A bright idea for wasteful office lighting
March 26, 2010, 7:57am PDT | Length: 00:02:41
Commercial office buildings are one of the main culprits of the current climate crisis. They consume large amounts of electricity and release excessive carbon emissions into the atmosphere. Adura Technologies has developed a mesh-based lighting system that is reducing costs and consumption inside buildings. The technology consists of wireless radios that plug into florescent light fixtures giving employees more control over their personal lighting space. Adura has also created a dual motion sensing-personal control system that is being used at UC Berkeley that allows students to break the hard-wired connection and control their lighting from their desktop PCs.
>> Sumi Das: Ah, the city skylight. A nice sight to see on an evening stroll, but those illuminated office buildings are also one of the main causes of the current climate crisis, wasting large amounts of electricity and releasing excessive carbon emissions into the atmosphere.
>> The problem really is a lot of these buildings are set where they only know where the breaker panels are, you know, this mass lighting, and they have no way to control it.
>> Sumi Das: One innovation hitting the market is a new lighting system that allows building managers and workers more control over their day-to-day lighting usage. San Francisco-based Adura Technologies is developing the platform. The idea is that no longer does an entire floor of lights need to be turned on.
>> We can control lights in specific areas, put them at different levels, and that granularity allows all kinds of possibilities.
>> Sumi Das: The way it works, the lights are connected using wireless radios.
>> That radio inside the fixture can communicate with the other lights in the building as well as with the, the Internet, and that radio controls a switch in the fixture. So by installing this device in the fixture, we're breaking the connection between the wired circuits, how lights are typically controlled, and allowing them to be controlled however we want to control them, independent of how they're wired.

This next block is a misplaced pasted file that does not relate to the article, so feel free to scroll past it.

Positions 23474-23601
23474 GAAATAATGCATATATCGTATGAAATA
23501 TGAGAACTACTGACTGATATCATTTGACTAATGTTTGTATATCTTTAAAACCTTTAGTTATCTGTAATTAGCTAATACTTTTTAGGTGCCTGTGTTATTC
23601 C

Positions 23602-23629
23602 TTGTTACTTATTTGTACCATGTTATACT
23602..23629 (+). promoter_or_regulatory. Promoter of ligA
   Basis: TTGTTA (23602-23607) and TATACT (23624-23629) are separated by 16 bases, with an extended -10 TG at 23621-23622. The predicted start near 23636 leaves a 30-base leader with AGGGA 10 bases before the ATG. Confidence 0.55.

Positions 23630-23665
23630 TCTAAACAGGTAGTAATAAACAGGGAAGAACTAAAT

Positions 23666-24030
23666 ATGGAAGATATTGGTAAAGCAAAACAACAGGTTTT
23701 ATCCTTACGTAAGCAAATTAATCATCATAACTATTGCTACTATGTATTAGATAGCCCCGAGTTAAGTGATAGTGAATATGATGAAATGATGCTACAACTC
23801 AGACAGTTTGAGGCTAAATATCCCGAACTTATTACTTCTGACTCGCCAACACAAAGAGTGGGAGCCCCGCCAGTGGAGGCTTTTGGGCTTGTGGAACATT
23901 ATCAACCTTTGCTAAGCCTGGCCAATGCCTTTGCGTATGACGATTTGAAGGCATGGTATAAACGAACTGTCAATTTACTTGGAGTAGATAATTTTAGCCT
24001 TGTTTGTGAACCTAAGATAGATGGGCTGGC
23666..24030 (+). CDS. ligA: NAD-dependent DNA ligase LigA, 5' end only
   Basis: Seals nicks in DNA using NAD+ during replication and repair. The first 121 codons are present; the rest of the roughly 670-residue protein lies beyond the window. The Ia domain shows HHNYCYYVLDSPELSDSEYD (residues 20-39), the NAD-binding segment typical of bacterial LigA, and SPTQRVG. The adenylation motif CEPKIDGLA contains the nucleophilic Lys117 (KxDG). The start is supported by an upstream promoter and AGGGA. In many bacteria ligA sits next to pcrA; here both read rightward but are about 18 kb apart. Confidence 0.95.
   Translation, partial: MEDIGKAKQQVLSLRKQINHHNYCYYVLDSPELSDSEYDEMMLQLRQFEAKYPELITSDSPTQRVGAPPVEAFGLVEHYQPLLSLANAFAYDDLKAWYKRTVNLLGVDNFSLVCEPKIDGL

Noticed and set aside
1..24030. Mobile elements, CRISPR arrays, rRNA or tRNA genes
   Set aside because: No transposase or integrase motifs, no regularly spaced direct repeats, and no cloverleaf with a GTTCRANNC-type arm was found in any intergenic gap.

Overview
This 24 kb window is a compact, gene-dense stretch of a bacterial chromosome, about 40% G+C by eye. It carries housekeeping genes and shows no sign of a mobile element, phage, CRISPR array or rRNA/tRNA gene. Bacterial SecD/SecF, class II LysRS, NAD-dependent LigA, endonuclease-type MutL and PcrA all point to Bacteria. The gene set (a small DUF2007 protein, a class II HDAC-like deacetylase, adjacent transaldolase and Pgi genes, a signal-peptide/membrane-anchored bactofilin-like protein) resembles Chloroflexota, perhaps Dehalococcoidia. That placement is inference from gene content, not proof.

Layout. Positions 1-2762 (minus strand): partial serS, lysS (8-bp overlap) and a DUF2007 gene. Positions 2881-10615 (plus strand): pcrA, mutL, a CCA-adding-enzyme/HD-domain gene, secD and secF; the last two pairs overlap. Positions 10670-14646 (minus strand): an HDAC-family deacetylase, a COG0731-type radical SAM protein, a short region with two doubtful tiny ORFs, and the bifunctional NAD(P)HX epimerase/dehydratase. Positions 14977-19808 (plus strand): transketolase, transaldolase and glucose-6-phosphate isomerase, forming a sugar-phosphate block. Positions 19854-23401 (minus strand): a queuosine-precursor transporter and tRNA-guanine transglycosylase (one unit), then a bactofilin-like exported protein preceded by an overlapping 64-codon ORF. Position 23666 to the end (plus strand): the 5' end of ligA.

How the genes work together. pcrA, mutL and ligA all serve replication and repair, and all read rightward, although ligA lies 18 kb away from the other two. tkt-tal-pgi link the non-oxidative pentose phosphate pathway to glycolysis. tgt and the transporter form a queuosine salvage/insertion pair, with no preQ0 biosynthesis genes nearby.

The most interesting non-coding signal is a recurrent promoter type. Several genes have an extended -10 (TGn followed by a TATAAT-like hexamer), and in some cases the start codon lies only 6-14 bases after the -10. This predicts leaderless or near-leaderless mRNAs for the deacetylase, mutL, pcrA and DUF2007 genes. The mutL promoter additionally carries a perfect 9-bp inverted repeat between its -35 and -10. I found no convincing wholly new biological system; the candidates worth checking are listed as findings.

>> Sumi Das: Users can then control the lights remotely or from a wall switch via an Ethernet connection. Adura says it's more cost effective and doesn't require an extensive building retrofit because the lighting system is not hard wired into the infrastructure. The technology was originally created by researchers at UC Berkeley, and at the university, there are various demos running the technology. One application is at the school's architecture studio where students tend to work 24 hours a day. The system is a dual, personal-control, and motion-sensing system.
>> These devices are now connected with a motion sensor so that in specific areas and individual studios, when people are working there, we can control the lights according to the occupancy. Important thing about our system, though, is we also have a switch in the wall, and our system allows the integration of, of individual personal control and the automated motion control. So if the students want the lights on when the motion sensor doesn't think they should be on, they can turn them on. If they want them off, they can turn them off.
>> Sumi Das: Adura's goal is to connect these lights to a central web hub so that ultimately building managers can control, track, and monitor their own energy usage. After all, you can't control what you can't measure, an adage that Adura stands by. For ZDNet, I'm Sumi Das.
==== Transcribed by Automatic Sync Technologies ====